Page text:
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"The Catcher In The Rye" is a novel that has always attracted controversy.

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Introduction

"The Catcher In The Rye" is a novel that has always attracted controversy. When J.D. Salinger's novel, "The Catcher In The Rye" was first published in 1951, it caused a storm in both the literary world, due to its unusual content and style, and the American social scene. In a list of the most controversial books ever written, it is claimed that, "this immediate best seller almost simultaneously became a popular target of censorship" (1) and that it was banned due to its "profanity, reference to suicide, vulgarity, disrespect, and anti-Christian sentiments" (1) . The main aspects of this novel which make it controversial are; the language and style Salinger chooses to use, the comment he makes on 1950's capitalist America, Holden's state of mental health, Holden's opinions on sexuality and treatment of women, his relationships with children and his portrayal as a Christ-like figure. Many of these issues are still controversial today and more recent events, such as the assassination of John Lennon in 1980 by a man carrying a copy of the novel and wearing the red hunting hat that Holden talks about in the book, have only served to attract further controversy to "The Catcher In The Rye". ...read more.

Middle

and "I almost wished I was dead" (3) were extremely controversial statements. Literature critic, G Cartwright, said, "Holden has a hard time dealing with everyday life, and feels that everyone around him is a "phony". His own mind working against himself caused him to have internal problems and turn against himself. His internal conflict also led to his seclusion from the outside world. He became introverted and could no longer cope with life" (6) when he was asked to explain why Holden became depressed. Salinger himself was suffering from depression once he returned from serving in the war and perhaps this was his motivation for including this in the novel. The fact that a citizen of the new, prosperous America could feel suicidal was unheard of and open discussion of mental illness was definitely not encouraged. Holden says "Goddam money. It always ends up making you feel blue as hell." (3) The suggestion that his depression could be in any way connected to the money is family has was certainly controversial at that time. Throughout the novel, there are numerous instances when Holden talks about women. ...read more.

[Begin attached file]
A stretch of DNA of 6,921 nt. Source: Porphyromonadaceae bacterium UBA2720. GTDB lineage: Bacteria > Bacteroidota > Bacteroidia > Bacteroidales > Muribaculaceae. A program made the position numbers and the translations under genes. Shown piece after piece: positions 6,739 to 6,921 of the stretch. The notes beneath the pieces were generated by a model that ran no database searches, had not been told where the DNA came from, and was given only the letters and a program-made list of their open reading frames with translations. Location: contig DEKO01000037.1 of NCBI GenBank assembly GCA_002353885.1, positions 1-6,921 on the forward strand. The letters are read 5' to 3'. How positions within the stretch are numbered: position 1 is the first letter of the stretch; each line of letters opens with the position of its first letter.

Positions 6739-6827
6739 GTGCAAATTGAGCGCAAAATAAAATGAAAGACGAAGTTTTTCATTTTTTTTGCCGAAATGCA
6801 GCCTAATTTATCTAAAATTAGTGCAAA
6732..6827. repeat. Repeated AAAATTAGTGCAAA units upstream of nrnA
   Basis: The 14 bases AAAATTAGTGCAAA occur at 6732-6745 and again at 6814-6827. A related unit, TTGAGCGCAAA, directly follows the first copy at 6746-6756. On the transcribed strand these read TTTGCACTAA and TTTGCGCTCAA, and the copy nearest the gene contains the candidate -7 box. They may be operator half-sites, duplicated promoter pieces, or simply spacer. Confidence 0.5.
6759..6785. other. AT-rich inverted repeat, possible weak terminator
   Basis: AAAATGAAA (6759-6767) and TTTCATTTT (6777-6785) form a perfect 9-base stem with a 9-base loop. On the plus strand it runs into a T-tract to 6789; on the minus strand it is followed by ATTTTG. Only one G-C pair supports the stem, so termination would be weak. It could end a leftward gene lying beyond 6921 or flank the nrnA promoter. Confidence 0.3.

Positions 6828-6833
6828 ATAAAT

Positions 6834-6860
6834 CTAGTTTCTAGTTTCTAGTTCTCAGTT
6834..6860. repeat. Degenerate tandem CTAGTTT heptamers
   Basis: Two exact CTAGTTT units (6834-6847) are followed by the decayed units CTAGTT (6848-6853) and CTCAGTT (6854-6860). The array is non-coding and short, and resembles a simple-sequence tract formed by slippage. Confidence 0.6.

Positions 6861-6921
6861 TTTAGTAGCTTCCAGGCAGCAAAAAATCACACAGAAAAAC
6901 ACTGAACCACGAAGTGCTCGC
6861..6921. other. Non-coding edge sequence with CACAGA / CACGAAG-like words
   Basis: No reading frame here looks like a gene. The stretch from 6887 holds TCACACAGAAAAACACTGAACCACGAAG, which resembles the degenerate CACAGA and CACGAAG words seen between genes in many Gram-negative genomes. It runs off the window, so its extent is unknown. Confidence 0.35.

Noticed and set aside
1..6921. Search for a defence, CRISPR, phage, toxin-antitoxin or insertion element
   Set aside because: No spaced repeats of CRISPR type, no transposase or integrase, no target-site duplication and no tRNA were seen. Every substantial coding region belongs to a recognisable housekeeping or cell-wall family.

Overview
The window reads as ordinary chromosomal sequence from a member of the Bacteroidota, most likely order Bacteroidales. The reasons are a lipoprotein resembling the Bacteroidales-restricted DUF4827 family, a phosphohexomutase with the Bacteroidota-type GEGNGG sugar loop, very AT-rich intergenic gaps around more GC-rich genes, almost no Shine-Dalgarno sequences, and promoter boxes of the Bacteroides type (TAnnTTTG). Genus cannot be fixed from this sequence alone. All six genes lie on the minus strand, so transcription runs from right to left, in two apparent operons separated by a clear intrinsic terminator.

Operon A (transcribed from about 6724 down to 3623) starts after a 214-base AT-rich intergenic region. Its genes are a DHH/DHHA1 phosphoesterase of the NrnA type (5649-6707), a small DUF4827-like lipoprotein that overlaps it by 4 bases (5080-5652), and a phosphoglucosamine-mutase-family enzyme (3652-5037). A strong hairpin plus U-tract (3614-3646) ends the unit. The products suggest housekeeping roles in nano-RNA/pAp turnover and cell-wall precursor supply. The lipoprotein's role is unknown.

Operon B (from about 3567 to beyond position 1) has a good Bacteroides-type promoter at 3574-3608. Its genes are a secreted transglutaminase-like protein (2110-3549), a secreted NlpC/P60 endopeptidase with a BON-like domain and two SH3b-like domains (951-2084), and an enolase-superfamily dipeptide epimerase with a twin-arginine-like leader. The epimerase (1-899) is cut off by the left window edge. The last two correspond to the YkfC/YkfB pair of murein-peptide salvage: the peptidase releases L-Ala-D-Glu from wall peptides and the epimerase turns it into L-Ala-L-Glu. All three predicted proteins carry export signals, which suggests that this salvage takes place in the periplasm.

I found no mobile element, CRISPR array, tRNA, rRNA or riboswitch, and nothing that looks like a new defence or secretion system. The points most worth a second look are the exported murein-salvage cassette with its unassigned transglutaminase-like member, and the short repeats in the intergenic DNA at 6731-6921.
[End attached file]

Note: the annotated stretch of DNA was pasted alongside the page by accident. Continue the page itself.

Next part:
Conclusion

(3) This statement shows that Holden simply respects "good" people and is not even a Christian, let alone someone who is trying to be a Christ-like figure. Yet the interpretation of Holden as a Christ-like character still remains and still adds to the controversy surrounding the novel. In conclusion, some critics argue that "The Catcher In The Rye" is "too vulgar, immoral, and immature to be considered serious literature" (7) like Robert Bonnet said. However, other critics, including Eric Lomazoff, claim that "Salinger's concerns represented an entire generation of American youth, frustrated by the phoniness of the world." (8) Regardless of which stance is taken, the novel remains the most frequently censored book across the America and the second-most frequently taught novel in public high schools which provokes the conclusion that the book has and will continue to attract controversy but that the some of the issues dealt with and comments made are important and credible enough to be discussed by high school students. Today's society is very different from the society in America when "The Catcher In The Rye" was published, therefore the level of controversy it attracts will also be different. ...read more.

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